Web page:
The North Has Taken The Biggest Blow During COVID-19, Study Reveals

A study has found that the North of England has suffered the worst during the Coronavirus pandemic. The Northern Health Science Alliance completed the study, finding that 57.7 more people per 100,000 died with COVID-19 in the ‘Northern Powerhouse’ between March and July than anywhere else in the country. It highlighted the impact of COVID-19 on the health and economic inequalities between the North and the rest of England.

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The report estimates that the cost of the increase in mortality in the North as a result of the pandemic is approximately £6.86bn – with stark reductions in mental health in the area due to the pandemic costing a whopping £5bn a year.

The study took into account such things as deprivation, ethnicity and the age structure of the population, concluding that the Northern Powerhouse region was hit far worse despite all of these factors. Figures show austerity simultaneously put the region in a more vulnerable position by reducing health and wellbeing, and cost the UK around £2bn a year in lost productivity, with over £16bn lost since 2011.

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Professor of Public Health at Newcastle University, Clare Bambra said: “Health and wealth in the Northern Powerhouse lagged behind the rest of the country even before the [Covid-19] pandemic, and over the last year our significant regional inequalities have been exacerbated.”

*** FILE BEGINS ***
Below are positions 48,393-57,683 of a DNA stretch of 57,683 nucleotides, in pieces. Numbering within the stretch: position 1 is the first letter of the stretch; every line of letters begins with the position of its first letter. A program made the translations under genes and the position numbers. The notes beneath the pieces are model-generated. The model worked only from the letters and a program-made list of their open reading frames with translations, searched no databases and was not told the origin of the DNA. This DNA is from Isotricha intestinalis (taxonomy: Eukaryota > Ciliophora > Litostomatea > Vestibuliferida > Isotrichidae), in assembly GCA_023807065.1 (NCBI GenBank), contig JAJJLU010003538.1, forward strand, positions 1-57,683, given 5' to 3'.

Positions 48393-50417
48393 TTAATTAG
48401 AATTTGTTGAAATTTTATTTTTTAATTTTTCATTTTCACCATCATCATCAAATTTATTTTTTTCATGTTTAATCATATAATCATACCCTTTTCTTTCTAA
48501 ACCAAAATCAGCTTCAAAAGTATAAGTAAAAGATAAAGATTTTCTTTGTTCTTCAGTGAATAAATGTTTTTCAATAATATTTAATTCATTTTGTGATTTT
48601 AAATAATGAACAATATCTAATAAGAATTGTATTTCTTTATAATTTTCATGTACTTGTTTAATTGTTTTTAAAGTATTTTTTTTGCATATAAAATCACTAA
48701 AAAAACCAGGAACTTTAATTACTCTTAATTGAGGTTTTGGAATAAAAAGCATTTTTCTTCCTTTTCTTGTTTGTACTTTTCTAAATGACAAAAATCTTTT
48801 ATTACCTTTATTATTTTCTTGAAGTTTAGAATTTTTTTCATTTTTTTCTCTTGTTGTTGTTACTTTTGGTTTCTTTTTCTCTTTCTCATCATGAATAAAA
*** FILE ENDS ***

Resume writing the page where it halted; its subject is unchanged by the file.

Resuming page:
Adding: “We need to significantly ‘level up’ the country by providing immediate additional support to local authorities and devolved administrations in the North – and by investing further in public health prevention in the Northern Powerhouse. In this way, we can reduce the inequalities that the pandemic has highlighted and ensure that our regions are better equipped for building back better.”

Hannah Davies from the Northern Health Science Alliance said: “Health inequalities between the North and the rest of England have been growing for over a decade.

“This report demonstrates the impact that has had on the productivity of the region and how it has led Covid-19 to take a devastating grip on the North.”

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Dr Luke Munford, Lecturer in Health Economics at the University of Manchester, added: “The findings in this report reaffirm the results of our earlier analyses that showed the inextricable link between health and wealth.

“The Northern Powerhouse, on average, has been hit harder by COVID-19 than the rest of England in terms of both health and wealth outcomes.

“We cannot get away from their interconnectedness. The fact that these regional inequalities persist even after we account for deprivation and other known determinants means that there are other factors at play.

“These regional inequalities need to be addressed fast, or we risk letting the Northern Powerhouse fall further behind. A sensible place to start would be improving the health of people living in the Northern Powerhouse.”

Actionable advice from the report suggests prioritising clinically vulnerable and deprived communities in the North when the COVID-19 vaccine is rolled out. Another suggestion includes a £1bn fund ring-fenced to deal with health inequalities at a regional level. The full report can be found on the Northern Health Science Alliance website here.

In other COVID-related news, a strict new four-tier lockdown system could be introduced once the November lockdown is over.